The Freemasons' Code: Dan Brown reveals the message that told him the door to the lodge is open


Adam Sherwin
Wednesday 22 May 2013 09:22 BST

His best-selling novels illuminate the shadowy organisations that supposedly run the world. But Dan Brown was “honoured” to receive an invitation to join the Freemasons, the arcane fraternity whose tentacles are said to extend into the highest echelons of power.

Tonight the Da Vinci Code author made a rare public appearance, discussing his latest Dante-inspired blockbuster, Inferno, in front of 1,500 fans in London.

The choice of venue, Freemason’s Hall, the headquarters of the United Grand Lodge of England, reflects the author’s fascination with the male-dominated medieval society, founded in London, which has long been the centre of conspiracy theories about its supposed global influence.

“I would be honoured to be a Mason,” Brown told the Independent before the event. “You don’t get ‘invited’ by the Masons but they sent a clear message that the door is open if I ever want to join.”

Brown’s 2009 novel The Lost Symbol suggested that the government in Washington was secretly run by a coven of Freemasons practising sinister rites.

However Brown said: “I’ve nothing but admiration for an organisation that essentially brings people of different religions together, which is what they do."

“Rather than saying ‘we need to name God’, they use symbols such that everybody can stand together.”

Everybody except women, who are refused entry. “I guess it’s a little oxymoronic,” said Brown. “But there are certainly women’s organisations and I think there’s a place for men to be together alone.”

Brown portrayed Opus Dei as a sinister Catholic cult in the Da Vinci Code. Inferno introduces The Consortium, a secretive organisation pulling strings behind the scenes which the book claims is an amalgamation of real groups. Yet Brown sees the Masons as an entirely benign fraternity.

“Freemasonry is not a religion but it is a venue for spiritual people to come together across the boundaries of their specific religions,” he said. “It levels the playing field.”

The author’s only hesitation before undertaking the notorious Masonic initiation ritual is that he would have to take a “vow of secrecy” and would be unable to utilise his masonic insights in future novels.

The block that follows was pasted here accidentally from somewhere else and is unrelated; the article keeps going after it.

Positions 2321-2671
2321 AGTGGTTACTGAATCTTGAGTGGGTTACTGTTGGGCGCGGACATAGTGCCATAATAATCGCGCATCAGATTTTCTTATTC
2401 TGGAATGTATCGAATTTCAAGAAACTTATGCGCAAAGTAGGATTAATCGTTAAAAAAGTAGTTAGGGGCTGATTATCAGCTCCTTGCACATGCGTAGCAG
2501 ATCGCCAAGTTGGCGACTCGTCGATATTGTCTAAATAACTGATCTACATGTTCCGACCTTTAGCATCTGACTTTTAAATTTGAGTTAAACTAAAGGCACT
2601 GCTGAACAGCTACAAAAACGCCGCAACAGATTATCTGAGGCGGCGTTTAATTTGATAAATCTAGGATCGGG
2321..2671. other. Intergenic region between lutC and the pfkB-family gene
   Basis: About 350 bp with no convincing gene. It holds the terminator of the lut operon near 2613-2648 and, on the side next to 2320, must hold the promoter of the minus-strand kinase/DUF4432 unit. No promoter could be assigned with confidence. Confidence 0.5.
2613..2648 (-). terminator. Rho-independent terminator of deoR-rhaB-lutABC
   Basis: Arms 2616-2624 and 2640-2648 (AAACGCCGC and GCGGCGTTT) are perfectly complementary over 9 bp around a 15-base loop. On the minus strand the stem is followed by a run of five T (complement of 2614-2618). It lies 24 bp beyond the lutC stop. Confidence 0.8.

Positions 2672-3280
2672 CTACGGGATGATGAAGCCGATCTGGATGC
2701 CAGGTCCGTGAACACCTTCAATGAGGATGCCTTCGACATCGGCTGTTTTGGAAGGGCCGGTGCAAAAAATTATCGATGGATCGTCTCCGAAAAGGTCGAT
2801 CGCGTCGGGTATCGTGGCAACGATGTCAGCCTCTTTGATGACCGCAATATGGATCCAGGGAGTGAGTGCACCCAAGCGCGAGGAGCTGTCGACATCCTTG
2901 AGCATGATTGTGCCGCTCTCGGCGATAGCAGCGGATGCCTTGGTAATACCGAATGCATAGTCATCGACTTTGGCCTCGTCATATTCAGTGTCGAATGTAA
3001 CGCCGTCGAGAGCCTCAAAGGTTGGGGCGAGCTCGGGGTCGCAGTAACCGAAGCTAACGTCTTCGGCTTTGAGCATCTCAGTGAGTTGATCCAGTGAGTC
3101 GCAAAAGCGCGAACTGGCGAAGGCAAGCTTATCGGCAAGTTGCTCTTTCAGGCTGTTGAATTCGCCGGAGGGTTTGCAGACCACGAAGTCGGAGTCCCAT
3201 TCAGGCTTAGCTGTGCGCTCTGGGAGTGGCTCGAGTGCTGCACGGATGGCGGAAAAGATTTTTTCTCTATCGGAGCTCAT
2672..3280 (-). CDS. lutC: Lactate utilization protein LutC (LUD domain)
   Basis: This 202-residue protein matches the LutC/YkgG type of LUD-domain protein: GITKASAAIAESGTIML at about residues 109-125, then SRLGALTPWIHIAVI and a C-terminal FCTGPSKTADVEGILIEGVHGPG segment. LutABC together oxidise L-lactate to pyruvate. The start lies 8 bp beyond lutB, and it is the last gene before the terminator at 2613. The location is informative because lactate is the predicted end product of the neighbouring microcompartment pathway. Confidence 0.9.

Inferno sold 228,000 hardback copies during its first UK week on sale. The figure does not include ebooks which can now account for more than 50 per cent of sales. Brown holds the record for the fastest-selling UK hardback with The Lost Symbol, which sold 550,946 copies during its 2009 opening week.

Already tipped to be the year’s best-seller, Inferno sends Harvard professor of symbology Robert Langdon on a chase through Florence, Venice and Istanbul, to prevent a deadly virus from spreading across the globe.

The body count remains low and Brown is concerned that violence in popular culture is a factor in the recent spate of US high-school shootings.

“I don’t put in anything that’s gratuitous,” Brown, 48, said. “I think video games are very dangerous,” he said. “The quantity of hours that people play these first person shooter games. It becomes a reality of some sort, and that’s a part of it.”

“It really comes down to educating schools and parents. To say ‘you know what, you can’t play that, sorry, I’m just not going to let you do it’.”

Brown adds: “In the US it’s kind of funny that you can see brutal violence on television but sex is taboo.”

Reviewers called Inferno, which presents Langdon with a series of puzzles inspired by Dante’s Divine Comedy, “clunky” and repetitive. But the author would not swap his 200 million sales for a positive critique. “You wish they loved you but when they don’t life goes on. I just write the book that I wanna read. I’m here for my fans not the critics.”

The book suggests that a new Black Death-style “cull” might be the most effective way of dealing with an imminent population crisis. “I was absolutely staggered when I learned that in the last 85 years the population has tripled – that’s 200,000 new people every day,” the author said. “It’s a big problem it will require a big solution and that may be one of them. We may want to step in and do it in a more humane way than nature is going to.”

Inferno also gives Brown an opportunity to renew hostilities with the Catholic Church over its attitude to contraception. “I only mention the Vatican once and that’s just to say we’ve got a problem and it’s a dangerous policy to say we should not manage our numbers.”

Despite the furore which The Da Vinci Code provoked from Catholic groups, Brown has become something of a pin-up with nuns. “A lot of nuns wrote to me and said ‘Thank you for pointing out that we have dedicated our lives to Jesus Christ and we are still not fit to stand behind the altar. We’ve given up everything for Jesus and because we’re women, we can’t participate behind the altar.’”

The church should reconcile itself to gay marriage too. “I think that everyone should have the exact same rights regardless of their sexual orientation or anything else.”

Although he has no plans to retire Langdon, Brown would like to find a way to take the character to Asia in future instalments. He may also launch an entirely new literary franchise, write a “techno thriller” or publish a straight historical biography.

If you spot an anonymous figure perusing a historic landmark in the UK’s capital, it could well be Brown conducting his undercover research. “London is still a treasure trove of Robert Langdon potential,” he said. “I don’t talk much about what I’m working on next but of course the UK is an incredible spot. I definitely will be back in my baseball hat and glasses.”

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